UK Chamber of Shipping underscores the need for a transitory agreement between the EU and Britain

Without a transitory agreement which governs the customs at ports, May is likely to find it hard to provide seamless, frictionless trade.

As per the head of Britain’s ports and shopping industry, the introduction of physical customs checks following Brexit would have a catastrophic impact on British ports and the shipping industry since it would most likely see a significant reduction in trade volumes.

Although British Prime Minister Theresa May has stated that she wants a customs arrangement in place with the EU which allows trade to be “as frictionless as possible”, the reality of the matter is that no system will be as seamless as the existing one with Britain within the bloc.

“The nightmare scenario is actually having physical customs borders … it would be absolutely a catastrophe for the ports and for our sector,” said Guy Platten, the Chief Executive of the UK Chamber of Shipping.

He went on to add, “You’ve suddenly got lorries stacked up, you’ve got sailings canceled … the whole supply chain is completely affected.”

According to the UK Chamber of Shipping, 95% of Britain’s international trade is carried out through ships and the industry supports 250,000 jobs.

On England’s south coast, Dover, which is Europe’s busiest ferry port, routinely handles 8,000 EU and 500 non-EU trucks a day, said Platten.

If EU trucks were to face the same custom checks as the non-EU trucks, the entire process will come to a grinding halt which would significantly effect lorries carrying fresh food.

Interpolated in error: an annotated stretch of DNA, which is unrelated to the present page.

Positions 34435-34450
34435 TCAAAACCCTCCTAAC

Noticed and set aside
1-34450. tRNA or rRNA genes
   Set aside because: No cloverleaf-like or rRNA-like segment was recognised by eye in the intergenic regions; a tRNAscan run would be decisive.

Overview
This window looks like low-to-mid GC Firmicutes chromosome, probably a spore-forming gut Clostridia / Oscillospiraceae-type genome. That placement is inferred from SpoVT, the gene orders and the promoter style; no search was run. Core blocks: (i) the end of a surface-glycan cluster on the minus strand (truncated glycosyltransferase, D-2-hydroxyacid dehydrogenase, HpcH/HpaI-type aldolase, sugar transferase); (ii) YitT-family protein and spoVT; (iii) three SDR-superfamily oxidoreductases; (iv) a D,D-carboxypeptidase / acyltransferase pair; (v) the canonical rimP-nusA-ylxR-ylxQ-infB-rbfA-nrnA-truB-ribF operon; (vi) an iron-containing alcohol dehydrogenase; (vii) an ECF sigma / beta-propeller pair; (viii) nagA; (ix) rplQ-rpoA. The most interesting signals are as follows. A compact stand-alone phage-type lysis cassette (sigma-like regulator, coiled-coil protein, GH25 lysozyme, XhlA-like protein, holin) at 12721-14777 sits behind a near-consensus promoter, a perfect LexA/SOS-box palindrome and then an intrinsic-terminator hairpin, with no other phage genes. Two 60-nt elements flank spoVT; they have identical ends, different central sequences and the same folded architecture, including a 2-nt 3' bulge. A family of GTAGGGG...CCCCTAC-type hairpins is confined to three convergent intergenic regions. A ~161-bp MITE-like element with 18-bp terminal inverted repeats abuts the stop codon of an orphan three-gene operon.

“The sailings will still take place, but maybe they won’t be able to fit in as many sailings as they could do before … so that will affect the business of those ferry companies and potentially the viability of routes,” said Platten.

UK’s Chamber of Shipping currently represents 170 firms including European companies such as France’s Brittany Ferries, Sweden’s Stena Line and Denmark’s DFDS.

Customs control within the EU were scrapped in 1993. Between 1992 and 2015, the volume of lorries passing through Dover has increased by 150%.

Platten has highlighted the need for the British government to reach an early agreement on customs during the Brexit negotiations as customs check will require new infrastructure which will take time to be put into place during which time British ports will struggle to physically accommodate the transitory goods.

“I’ve yet to find a politician who is prepared to sacrifice jobs in his local area for political points,” said Platten.

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